Islam in America: A forgotten history

This is an Archive of a Past Event
Come hear award-winning Moroccan-American novelist and essayist and Pulitzer Prize finalist Laila Lalami at a public address "Islam in America: A Forgotten History." Lalami regulary speaks on immigration, the Middle East and North Africa, Islam, Muslim women, and Arab uprisings. She also discusses race in America, especially forgotten histories, exploration, and cross-cultural encounters.
After earning her undergraduate degree in Morocco at Université Mohammed-V in Rabat, Lalami received a fellowship to study in the UK, where she earned an M.A. in linguistics at University College in London. In 1992 she moved to the United States, completing a Ph.D. in linguistics at the University of Southern California. She began publishing her writing in 1996, and in 2015 was a finalist for the Pulitzer Prize in Fiction for her 2014 novel The Moor's Account, which received strong critical praise.
The Moor’s Account imagines the life of the first black explorer of America: a Moroccan slave whose voice is missing from the history books. In 1527, a Spanish expedition to Florida met with disaster. Four survivors—three Spanish noblemen and a Moroccan slave—lived with Native American tribes for six years before escaping and wandering through what is now Florida, Texas, New Mexico, and Arizona. Years later, the Spaniards wrote and spoke about their ordeal, but the slave—Mustafa al-Zamori, always called Estebanico—was never asked to share his story. Despite serving as a scout and interpreter, Mustafa/Estebanico was considered an unreliable or unworthy voice in this most extraordinary of narratives. Finally, Lalami gives him a voice in The Moor’s Account, which Salman Rushdie called, “an absorbing story of…a frightening, brutal, and much-falsified history.”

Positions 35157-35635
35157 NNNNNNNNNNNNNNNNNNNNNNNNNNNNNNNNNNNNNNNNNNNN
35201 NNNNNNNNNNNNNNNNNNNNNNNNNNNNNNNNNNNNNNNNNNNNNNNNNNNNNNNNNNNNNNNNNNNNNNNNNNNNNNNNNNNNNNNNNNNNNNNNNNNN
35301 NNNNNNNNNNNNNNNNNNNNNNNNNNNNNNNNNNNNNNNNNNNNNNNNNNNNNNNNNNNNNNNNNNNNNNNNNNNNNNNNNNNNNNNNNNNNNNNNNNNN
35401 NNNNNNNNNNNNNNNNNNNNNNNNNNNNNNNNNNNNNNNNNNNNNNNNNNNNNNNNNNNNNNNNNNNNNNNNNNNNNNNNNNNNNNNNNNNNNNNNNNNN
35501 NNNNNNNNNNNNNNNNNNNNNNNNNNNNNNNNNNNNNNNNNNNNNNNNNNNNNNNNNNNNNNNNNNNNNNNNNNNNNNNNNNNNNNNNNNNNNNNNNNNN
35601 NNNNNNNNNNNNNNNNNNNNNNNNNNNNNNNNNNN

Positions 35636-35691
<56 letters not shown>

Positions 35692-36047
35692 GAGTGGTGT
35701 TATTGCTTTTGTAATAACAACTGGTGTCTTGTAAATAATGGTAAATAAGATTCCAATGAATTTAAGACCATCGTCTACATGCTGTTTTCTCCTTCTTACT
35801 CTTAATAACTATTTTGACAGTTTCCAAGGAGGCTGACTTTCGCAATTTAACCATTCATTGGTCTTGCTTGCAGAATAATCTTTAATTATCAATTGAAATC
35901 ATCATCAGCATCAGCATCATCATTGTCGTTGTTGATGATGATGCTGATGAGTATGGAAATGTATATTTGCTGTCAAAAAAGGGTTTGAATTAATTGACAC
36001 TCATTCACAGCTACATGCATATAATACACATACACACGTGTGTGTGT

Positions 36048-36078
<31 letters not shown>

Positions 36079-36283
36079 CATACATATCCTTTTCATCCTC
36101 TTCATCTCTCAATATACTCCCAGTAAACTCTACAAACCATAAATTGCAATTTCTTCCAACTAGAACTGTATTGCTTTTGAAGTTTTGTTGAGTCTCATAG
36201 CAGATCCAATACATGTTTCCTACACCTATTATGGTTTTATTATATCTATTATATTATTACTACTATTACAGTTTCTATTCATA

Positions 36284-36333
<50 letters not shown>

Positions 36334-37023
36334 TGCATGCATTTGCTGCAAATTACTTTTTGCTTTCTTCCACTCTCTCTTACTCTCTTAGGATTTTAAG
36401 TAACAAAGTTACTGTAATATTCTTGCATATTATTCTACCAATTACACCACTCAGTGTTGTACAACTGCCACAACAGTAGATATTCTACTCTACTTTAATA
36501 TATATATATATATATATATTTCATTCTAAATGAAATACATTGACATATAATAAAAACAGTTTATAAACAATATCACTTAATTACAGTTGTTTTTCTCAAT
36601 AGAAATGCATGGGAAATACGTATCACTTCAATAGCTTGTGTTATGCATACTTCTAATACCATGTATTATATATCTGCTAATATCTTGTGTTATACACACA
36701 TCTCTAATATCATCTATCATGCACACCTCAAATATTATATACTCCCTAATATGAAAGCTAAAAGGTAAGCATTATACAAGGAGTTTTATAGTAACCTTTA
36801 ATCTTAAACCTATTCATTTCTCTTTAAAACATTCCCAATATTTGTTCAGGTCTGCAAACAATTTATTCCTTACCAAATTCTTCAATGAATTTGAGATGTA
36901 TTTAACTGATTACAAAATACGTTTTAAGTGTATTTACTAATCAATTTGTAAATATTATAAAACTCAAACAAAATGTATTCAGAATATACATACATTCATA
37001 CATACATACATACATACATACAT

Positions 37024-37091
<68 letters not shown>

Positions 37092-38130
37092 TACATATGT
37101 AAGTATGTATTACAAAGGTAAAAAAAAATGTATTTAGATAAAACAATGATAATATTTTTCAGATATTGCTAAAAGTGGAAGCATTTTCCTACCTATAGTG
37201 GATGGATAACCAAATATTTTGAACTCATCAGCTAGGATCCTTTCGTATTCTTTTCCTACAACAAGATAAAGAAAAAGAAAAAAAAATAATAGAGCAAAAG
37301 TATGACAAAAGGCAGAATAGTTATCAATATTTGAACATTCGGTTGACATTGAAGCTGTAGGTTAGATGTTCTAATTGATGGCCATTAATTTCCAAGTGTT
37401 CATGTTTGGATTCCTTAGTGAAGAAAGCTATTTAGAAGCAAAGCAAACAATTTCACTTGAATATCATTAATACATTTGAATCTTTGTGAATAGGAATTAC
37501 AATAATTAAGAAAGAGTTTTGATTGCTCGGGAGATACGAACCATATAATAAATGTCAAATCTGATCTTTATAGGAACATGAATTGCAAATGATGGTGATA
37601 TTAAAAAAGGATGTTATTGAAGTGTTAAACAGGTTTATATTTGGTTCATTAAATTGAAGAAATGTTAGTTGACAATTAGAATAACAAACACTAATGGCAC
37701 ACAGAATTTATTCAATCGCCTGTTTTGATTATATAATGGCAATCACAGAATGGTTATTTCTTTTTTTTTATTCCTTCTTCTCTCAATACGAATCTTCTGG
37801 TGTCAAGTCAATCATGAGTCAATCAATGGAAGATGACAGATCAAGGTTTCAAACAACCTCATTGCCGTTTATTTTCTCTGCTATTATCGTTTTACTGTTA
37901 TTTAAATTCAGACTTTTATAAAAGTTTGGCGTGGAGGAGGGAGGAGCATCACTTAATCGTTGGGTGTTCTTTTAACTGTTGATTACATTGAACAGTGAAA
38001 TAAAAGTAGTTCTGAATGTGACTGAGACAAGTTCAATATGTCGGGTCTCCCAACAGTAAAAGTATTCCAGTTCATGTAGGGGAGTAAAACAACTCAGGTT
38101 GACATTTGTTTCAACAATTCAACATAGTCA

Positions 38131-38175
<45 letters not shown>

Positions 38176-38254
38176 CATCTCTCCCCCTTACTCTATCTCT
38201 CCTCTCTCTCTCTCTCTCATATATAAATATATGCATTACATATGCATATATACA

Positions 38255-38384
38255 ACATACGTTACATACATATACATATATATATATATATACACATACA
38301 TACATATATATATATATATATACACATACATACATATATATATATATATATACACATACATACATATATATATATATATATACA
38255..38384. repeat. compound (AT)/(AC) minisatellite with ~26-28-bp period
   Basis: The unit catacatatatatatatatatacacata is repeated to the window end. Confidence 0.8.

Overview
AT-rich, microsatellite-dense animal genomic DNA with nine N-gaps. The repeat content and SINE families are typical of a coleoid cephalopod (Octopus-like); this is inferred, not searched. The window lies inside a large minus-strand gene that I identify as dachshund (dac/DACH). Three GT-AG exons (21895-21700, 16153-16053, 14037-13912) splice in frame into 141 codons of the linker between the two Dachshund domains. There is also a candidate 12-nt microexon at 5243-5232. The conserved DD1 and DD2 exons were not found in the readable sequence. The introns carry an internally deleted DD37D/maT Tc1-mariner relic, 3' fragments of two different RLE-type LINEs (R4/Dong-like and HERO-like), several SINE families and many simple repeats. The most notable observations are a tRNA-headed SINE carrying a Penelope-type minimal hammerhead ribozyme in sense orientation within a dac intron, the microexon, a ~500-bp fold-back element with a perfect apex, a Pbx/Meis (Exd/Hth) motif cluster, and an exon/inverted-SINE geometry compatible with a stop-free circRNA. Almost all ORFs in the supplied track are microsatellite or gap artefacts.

Laila Lalami’s writing has been published in Newsweek, The Los Angeles Times, The Washington Post, The Nation, The Guardian, and The New York Times. Her prose has been translated into ten languages. Lalami has received a Fulbright Fellowship, a British Council Fellowship, and a Lannan Foundation Residency Fellowship. She teaches creative writing at the University of California at Riverside.